Trump’s Sanctuary City Order Faces First Test in Court

By Sara Randazzo and Alejandro Lazo, WSJ

San Francisco and Santa Clara County argue order is unconstitutional and makes budgeting impossible

San Francisco City Attorney Dennis Herrera and Mayor Ed Lee announce they have filed a lawsuit against President Donald Trump for his unconstitutional executive order targeting sanctuary cities.

President Donald Trump’s order to pull funds from cities that refuse to assist in U.S. immigration enforcement faced its first test Friday in a federal courtroom here.

San Francisco and Santa Clara County are suing the administration, arguing that the order is unconstitutional and makes it impossible to plan local budgets. Dozens of other cities have filed briefs in support of those suits or filed suits of their own.

The president’s executive order requires U.S. officials to ensure that sanctuary cities “are not eligible to receive federal grants, except as deemed necessary for law enforcement purposes.” The order doesn’t specify what types of federal funds could be withheld.

 

A Justice Department attorney defending the order said Friday only a small number of federal grants can be withheld from local governments—specifically, grants offered through the Department of Homeland Security and the Justice Department—and the majority of San Francisco and Santa Clara County federal funds were safe under the directive. 

The two California municipalities, the first to sue the Trump administration over the issue, are asking for a preliminary injunction blocking the order’s implementation for all jurisdictions nationally.

San Francisco gets more than $1.2 billion a year in federal funding, though much of that goes to address such social problems as “health care, nutrition and other safety-net programs,” according to the city attorney’s office.

Santa Clara County said in a court filing it receives approximately $1 billion annually in federal funds, representing about 15% of its $6 billion annual budget.

Chad Readler, a Justice Department lawyer representing the administration, said in court Friday that only a limited amount of money could be withheld from cities. Less than $1 million in federal grants for Santa Clara County and possibly no money for San Francisco could be affected by the executive order, he said, though attorneys for San Francisco said after the hearing they believed the city did receive some of those grants.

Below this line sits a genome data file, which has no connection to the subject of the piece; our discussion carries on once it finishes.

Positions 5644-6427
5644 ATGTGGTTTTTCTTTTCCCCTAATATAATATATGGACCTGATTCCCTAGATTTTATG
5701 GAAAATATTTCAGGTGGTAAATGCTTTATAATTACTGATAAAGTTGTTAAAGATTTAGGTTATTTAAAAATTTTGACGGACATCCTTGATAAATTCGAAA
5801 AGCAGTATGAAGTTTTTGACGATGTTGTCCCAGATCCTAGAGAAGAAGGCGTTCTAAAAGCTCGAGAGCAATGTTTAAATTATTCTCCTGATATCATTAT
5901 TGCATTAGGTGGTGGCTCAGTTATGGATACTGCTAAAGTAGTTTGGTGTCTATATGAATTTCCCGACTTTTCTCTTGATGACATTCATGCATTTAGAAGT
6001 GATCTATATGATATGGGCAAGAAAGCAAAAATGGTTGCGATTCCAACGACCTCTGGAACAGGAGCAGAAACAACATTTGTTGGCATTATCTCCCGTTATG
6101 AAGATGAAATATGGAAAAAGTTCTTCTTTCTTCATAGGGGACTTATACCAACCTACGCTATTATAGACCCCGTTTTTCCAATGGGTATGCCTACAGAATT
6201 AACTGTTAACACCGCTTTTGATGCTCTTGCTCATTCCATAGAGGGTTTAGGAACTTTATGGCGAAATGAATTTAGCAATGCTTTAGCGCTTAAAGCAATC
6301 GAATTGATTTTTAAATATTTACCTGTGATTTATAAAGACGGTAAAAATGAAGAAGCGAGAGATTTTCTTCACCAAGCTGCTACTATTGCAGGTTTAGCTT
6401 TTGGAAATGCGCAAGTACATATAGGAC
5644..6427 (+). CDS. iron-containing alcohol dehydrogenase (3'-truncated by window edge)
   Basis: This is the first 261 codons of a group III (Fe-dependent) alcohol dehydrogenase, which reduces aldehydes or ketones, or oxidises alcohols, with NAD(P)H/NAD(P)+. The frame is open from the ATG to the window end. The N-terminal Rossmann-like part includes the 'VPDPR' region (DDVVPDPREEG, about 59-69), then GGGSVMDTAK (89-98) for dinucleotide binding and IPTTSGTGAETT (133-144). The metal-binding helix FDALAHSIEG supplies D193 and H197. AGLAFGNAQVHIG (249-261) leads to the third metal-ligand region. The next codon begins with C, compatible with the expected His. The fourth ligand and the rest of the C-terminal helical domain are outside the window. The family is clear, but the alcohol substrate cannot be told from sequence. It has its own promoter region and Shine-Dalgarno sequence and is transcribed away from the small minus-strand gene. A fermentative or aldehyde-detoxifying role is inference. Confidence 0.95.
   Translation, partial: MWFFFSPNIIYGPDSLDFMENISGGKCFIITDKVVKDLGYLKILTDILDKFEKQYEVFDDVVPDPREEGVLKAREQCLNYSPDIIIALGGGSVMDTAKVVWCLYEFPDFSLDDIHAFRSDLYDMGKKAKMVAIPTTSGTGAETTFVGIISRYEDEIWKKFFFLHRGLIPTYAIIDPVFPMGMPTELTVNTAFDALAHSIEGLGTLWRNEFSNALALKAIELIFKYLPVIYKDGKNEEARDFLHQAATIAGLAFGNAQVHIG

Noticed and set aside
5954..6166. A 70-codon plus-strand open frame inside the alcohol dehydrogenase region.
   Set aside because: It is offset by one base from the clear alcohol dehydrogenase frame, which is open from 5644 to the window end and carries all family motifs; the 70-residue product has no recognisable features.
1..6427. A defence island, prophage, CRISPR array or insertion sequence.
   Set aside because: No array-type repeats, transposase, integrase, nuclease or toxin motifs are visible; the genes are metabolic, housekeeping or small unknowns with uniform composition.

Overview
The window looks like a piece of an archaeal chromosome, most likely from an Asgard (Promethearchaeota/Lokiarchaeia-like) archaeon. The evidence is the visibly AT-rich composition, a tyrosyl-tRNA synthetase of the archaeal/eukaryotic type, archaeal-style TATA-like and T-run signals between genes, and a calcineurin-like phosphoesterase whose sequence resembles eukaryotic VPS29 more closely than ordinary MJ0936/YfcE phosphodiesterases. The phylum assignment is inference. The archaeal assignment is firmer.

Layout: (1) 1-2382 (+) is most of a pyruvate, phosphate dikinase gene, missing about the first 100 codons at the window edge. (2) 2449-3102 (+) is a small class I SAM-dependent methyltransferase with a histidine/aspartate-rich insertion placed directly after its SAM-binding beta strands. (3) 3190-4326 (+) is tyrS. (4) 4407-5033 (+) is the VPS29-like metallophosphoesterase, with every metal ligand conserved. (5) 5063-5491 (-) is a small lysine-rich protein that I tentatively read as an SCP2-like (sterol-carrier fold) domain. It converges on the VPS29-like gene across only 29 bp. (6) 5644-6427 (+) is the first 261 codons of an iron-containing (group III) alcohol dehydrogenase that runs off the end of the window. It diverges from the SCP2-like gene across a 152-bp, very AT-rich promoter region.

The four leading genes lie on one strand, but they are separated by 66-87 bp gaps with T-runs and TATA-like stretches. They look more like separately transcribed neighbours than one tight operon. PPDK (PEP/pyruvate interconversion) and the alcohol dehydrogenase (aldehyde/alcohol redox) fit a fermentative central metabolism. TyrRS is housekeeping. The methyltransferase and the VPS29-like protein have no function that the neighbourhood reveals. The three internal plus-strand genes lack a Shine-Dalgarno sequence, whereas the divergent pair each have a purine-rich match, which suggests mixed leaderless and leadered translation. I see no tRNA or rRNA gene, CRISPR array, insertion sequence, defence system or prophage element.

Pressed by U.S. District Judge William Orrick on the purpose of the order if only a small amount of money is at stake, the federal government lawyer said it was meant to highlight policies that are important to the president.

“There is no actual enforcement action on the table or that has been formally threatened,” said Mr. Readler.

He add that the two jurisdictions had taken a “dramatic reading” of the executive order and “the broadest possible reading.”

The Trump administration had countered in filings ahead of the hearing Friday that the order hasn’t yet gone into effect and no cities have been officially declared sanctuary jurisdictions, making any legal challenges premature.

Attorneys for both San Francisco and Santa Clara said a preliminary injunction is necessary because of conflicting rhetoric from the Trump administration.

“Unfortunately, with the Trump administration, federal lawyers have repeatedly said one thing in court while the attorney general and the president say something else in public,” San Francisco City Attorney Dennis Herrera said in a statement following the hearing. “That’s why we need a court order to protect San Francisco and every other sanctuary jurisdiction.”

Judge Orrick said Friday he would issue a ruling as soon as he could.

The Trump administration hasn’t publicly defined what it means by sanctuary jurisdictions, but San Francisco attorneys point to comments made late last month by Attorney General Jeff Sessions that cited a murder in the city by an illegal immigrant as the harm that can come by such sanctuary policies.

Mr. Sessions said last month Homeland Security had found more than 200 recent instances of jurisdictions refusing to honor Immigration and Customs Enforcement detainer requests for individuals charged or convicted of serious crimes.

“The American people are not happy with these results,” he said. “They know that when cities and states refuse to help enforce immigration laws, our nation is less safe.”

Three dozen cities and counties from 13 states have voiced their support for a nationwide ban on implementing the order, urging Judge Orrick in a friend-of-the-court brief filed in the Northern California cases to find the executive order unconstitutional.

The brief argues that the order violates the 10th Amendment “because it seeks to usurp local police power and commandeer scarce city and county resources.”

 

 

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